The Institute for Clinical and Economic Review (ICER) recently conducted a study of value assessment methods considered for “cures” or “potential cures” and solicited input from international HTA bodies. The research will form the basis of a value framework that will be applied in the assessment of potential cures and other treatments that qualify as what ICER refers to as “single or short-term transformative therapies.”
As the cell and gene therapy landscape continues to mature, so too do the intricacies of commercialization. Inside the pages of this free collection of articles, you’ll find insightful data addressing the challenges critical for the sustainability of cell and gene therapy business models.
Delivering cell and gene therapies is an expensive and highly complex process, and there are a number of critical metrics that manufacturers should consider when selecting treatment sites. Subsequent activities — preparing sites to receive and initiate therapy, and managing site training and ongoing certification — can be equally, if not more, challenging.
The pharmaceutical industry’s success has become something of a double-edged sword, and our healthcare systems are burdened with the costs of lifestyle challenges. Everyday businesses and healthcare professionals must work diligently to improve our quality of life, but pricing and access will continue to be a battle globally that the industry must take note of.
In recent years, cell and gene therapies have been generating highly promising results in clinical studies, advancing them toward the market. However, the small number of products launched to date have not been proven commercial successes, with a number of advanced therapies being withdrawn from the EU market and limited sales of CAR-T therapies in the U.S.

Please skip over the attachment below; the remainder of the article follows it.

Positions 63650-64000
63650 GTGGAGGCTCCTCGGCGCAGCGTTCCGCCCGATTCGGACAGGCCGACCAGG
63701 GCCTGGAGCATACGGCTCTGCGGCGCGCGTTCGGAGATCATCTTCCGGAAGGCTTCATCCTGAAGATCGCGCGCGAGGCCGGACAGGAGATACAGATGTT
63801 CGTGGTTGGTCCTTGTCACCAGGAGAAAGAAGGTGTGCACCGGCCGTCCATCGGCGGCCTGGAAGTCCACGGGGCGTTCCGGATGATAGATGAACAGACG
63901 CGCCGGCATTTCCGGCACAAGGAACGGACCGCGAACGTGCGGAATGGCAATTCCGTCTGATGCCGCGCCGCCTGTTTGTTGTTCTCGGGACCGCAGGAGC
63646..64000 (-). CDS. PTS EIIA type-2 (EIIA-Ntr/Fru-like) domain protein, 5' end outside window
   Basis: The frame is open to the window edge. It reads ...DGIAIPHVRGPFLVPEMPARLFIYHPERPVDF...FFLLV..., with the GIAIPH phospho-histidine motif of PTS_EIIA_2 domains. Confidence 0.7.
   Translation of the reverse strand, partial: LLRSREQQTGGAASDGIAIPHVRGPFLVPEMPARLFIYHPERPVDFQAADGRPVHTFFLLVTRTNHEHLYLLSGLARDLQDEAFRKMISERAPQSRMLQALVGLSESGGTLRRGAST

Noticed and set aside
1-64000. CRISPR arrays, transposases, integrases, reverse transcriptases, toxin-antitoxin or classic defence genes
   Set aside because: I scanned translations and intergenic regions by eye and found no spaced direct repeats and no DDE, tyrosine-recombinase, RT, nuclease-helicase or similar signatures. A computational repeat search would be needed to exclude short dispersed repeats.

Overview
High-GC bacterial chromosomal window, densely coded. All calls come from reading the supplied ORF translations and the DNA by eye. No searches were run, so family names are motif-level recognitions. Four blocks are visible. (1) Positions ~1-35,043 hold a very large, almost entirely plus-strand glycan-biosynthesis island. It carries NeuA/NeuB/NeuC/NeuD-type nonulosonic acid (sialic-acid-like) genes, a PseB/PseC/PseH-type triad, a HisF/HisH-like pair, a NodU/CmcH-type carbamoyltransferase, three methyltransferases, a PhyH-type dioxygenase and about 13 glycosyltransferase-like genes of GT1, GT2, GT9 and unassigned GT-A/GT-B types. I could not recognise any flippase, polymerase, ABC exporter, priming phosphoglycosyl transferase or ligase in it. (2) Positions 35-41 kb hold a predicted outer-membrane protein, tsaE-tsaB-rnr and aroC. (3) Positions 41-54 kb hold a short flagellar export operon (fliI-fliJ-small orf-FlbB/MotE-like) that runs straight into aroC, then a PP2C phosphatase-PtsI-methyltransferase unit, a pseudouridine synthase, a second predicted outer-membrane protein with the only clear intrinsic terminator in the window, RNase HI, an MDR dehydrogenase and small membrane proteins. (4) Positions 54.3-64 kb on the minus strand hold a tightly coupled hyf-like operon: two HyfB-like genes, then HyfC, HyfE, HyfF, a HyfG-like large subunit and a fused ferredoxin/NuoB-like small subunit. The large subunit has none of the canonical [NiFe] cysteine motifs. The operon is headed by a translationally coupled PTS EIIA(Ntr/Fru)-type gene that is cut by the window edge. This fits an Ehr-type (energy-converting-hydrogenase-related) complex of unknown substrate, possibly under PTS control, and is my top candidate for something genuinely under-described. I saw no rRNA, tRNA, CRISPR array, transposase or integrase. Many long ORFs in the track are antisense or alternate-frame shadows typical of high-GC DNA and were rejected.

Cell and gene therapy offers extended-term relief from disease states but comes at high cost with a complex reimbursement model. What proportion of intervention costs should be levied up front, and what proportion can be phased into the future (when the patient benefits accrue and are proven)? Separating the payment timeline from the treatment schedule is often referred to as outcome-based costing.
Innovation in gene therapy brings the potential for transforming patient care and obviating the need for chronic therapy through single-dose cures. Despite the potential long-term benefits of this new therapeutic modality, gene therapy companies face a number of underappreciated challenges.
Over the past four decades, and especially in recent years, progress in the development of cell and gene therapies has reached unprecedented levels. In gene therapy alone, between 1989 and 2015 there were more than 2,330 clinical research programs targeting almost 50 different indications.1,2 As more cell and gene therapies reach commercial stage, industry insiders expect research in the sector to continue to expand in the coming years. For patients, clinicians, and health systems, new cell and gene therapies bring the promise of historic and transformative advances in the treatment of many serious diseases.
Streamlining, connecting, and automating workflows to shape the future of cellular treatment delivery has the potential to transform how we treat and potentially cure once life-threatening diseases.
Emerging cellular therapies aim to manufacture cell populations for clinical indications, such as cancer, autoimmune, and cardiovascular diseases. As hospitals and translational facilities explore implementation of this technology they concurrently evaluate whether or not to manufacture the therapies onsite. Here is a guideline of how and when to get started.